When delegates assembled in 1835 to write Michigan's first Constitution, they said nothing about the "color" of men eligible for militia service. In peace time, whites considered militia service a badge of honor. Ostensibly, constitutional law extended this privilege to all residents including black Americans. There is no evidence that African-American men attempted to enlist; yet, it is a plausible theory. Convention delegates closed this loophole in 1850, making militia service an honor reserved for whites only.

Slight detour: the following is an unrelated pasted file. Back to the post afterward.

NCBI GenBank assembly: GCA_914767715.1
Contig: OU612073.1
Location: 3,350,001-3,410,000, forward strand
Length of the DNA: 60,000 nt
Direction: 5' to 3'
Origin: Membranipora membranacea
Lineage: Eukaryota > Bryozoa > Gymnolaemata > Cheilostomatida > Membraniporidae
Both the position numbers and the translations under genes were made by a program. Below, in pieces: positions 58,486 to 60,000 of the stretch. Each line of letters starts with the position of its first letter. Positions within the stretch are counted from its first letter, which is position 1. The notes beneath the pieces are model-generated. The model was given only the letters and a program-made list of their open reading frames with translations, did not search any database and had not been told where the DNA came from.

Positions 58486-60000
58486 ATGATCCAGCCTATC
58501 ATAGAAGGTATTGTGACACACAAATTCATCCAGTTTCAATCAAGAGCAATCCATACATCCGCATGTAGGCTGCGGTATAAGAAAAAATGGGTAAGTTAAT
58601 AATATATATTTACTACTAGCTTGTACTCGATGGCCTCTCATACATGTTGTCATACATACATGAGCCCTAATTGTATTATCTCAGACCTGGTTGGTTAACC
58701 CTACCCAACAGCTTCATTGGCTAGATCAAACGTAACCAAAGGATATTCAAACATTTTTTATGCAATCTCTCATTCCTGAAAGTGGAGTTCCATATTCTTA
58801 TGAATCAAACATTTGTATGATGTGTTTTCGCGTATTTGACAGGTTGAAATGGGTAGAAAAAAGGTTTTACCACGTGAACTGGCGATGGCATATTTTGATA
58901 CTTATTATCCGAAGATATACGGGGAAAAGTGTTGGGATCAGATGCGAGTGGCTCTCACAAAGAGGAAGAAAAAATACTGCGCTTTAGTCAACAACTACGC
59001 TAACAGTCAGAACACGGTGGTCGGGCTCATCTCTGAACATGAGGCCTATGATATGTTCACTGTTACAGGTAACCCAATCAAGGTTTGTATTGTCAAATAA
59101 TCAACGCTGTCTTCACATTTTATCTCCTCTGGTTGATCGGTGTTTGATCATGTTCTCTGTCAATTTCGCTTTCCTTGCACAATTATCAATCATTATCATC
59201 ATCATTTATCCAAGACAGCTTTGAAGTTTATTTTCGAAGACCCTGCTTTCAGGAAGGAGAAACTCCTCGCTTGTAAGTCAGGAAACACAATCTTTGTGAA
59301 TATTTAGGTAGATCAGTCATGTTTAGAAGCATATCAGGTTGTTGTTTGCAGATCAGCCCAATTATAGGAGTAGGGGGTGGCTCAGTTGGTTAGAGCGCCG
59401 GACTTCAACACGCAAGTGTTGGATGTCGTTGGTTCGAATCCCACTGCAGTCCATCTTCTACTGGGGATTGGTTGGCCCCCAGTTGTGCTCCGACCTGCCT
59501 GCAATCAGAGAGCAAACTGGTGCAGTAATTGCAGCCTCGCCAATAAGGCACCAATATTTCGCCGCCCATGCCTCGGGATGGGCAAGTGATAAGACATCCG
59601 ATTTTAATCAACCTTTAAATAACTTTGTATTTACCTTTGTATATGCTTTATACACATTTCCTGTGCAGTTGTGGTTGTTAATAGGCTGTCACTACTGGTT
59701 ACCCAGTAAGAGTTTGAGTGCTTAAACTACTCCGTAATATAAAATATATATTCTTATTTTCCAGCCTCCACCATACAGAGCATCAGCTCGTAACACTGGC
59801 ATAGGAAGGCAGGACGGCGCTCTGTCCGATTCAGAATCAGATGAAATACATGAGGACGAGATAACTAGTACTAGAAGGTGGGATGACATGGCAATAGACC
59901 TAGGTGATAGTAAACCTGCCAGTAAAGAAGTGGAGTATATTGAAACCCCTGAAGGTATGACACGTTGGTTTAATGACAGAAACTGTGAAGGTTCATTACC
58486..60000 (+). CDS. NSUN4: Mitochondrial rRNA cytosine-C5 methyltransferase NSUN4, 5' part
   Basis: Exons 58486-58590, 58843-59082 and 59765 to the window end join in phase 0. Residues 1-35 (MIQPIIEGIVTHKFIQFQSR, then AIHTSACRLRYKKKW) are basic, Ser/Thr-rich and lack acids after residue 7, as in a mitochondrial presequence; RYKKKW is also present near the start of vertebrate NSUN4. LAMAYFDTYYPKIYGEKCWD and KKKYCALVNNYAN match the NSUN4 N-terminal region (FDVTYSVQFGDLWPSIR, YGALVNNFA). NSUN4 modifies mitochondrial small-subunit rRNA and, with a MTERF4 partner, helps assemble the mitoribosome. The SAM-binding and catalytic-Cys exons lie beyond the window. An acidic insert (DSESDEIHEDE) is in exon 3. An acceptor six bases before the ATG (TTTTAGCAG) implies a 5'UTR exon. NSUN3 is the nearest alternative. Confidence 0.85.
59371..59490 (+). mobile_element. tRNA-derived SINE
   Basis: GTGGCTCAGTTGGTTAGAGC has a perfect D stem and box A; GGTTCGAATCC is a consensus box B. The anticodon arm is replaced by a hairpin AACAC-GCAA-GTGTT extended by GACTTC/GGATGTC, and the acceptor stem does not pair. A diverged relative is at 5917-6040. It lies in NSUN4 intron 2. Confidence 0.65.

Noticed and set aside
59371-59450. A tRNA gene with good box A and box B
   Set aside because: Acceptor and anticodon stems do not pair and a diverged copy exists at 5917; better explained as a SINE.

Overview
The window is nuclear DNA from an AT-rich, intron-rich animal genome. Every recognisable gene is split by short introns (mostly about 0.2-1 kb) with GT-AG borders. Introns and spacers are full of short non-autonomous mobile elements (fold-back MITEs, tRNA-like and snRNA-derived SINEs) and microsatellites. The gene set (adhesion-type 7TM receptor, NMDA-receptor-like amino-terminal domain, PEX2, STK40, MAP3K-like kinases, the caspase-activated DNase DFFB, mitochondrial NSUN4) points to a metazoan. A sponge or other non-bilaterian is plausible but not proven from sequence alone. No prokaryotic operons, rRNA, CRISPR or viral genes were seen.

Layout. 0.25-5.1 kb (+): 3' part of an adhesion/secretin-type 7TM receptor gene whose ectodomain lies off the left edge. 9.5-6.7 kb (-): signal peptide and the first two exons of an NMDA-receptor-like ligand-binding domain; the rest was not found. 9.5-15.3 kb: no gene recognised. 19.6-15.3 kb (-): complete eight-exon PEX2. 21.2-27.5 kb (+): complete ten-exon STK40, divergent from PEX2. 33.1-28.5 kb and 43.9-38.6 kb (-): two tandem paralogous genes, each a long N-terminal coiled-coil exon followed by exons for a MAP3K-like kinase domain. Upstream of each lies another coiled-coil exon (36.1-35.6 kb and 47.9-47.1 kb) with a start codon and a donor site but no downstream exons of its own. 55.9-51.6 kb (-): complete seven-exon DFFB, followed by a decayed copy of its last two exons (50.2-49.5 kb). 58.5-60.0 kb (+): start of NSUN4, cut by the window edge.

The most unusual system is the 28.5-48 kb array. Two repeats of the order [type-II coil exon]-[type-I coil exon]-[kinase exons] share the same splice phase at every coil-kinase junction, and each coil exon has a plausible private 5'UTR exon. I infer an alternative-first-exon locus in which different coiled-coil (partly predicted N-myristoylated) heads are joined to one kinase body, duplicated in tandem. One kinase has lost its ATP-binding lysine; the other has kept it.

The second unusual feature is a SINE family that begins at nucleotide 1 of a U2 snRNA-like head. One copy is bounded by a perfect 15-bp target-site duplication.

Constitution of Michigan, Article 17, 1850.
Section 1. The militia shall be composed of all able-bodied white male citizens between the ages of eighteen and forty-five years, except such as are exempted by the laws of the United States or of this State; but all such citizens of any religious denomination whatever, who, from scruples of conscience, may be averse to bearing arms, shall be excused therefrom, upon such conditions as shall be prescribed by law.